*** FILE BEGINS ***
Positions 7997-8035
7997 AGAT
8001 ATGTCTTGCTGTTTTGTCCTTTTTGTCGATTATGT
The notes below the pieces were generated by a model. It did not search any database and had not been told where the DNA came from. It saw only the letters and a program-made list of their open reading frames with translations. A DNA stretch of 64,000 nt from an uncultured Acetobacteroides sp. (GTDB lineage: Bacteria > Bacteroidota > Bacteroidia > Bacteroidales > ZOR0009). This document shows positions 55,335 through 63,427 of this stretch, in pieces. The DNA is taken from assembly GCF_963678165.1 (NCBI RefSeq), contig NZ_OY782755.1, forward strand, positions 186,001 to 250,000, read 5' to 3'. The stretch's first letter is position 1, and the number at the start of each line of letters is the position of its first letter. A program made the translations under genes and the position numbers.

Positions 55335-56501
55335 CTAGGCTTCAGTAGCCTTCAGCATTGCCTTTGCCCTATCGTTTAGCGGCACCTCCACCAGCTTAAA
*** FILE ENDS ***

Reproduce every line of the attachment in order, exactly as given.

Positions 7997-8035
7997 AGAT
8001 ATGTCTTGCTGTTTTGTCCTTTTTGTCGATTATGT
The notes below the pieces were generated by a model. It did not search any database and had not been told where the DNA came from. It saw only the letters and a program-made list of their open reading frames with translations. A DNA stretch of 64,000 nt from an uncultured Acetobacteroides sp. (GTDB lineage: Bacteria > Bacteroidota > Bacteroidia > Bacteroidales > ZOR0009). This document shows positions 55,335 through 63,427 of this stretch, in pieces. The DNA is taken from assembly GCF_963678165.1 (NCBI RefSeq), contig NZ_OY782755.1, forward strand, positions 186,001 to 250,000, read 5' to 3'. The stretch's first letter is position 1, and the number at the start of each line of letters is the position of its first letter. A program made the translations under genes and the position numbers.

Positions 55335-56501
55335 CTAGGCTTCAGTAGCCTTCAGCATTGCCTTTGCCCTATCGTTTAGCGGCACCTCCACCAGCTTAAA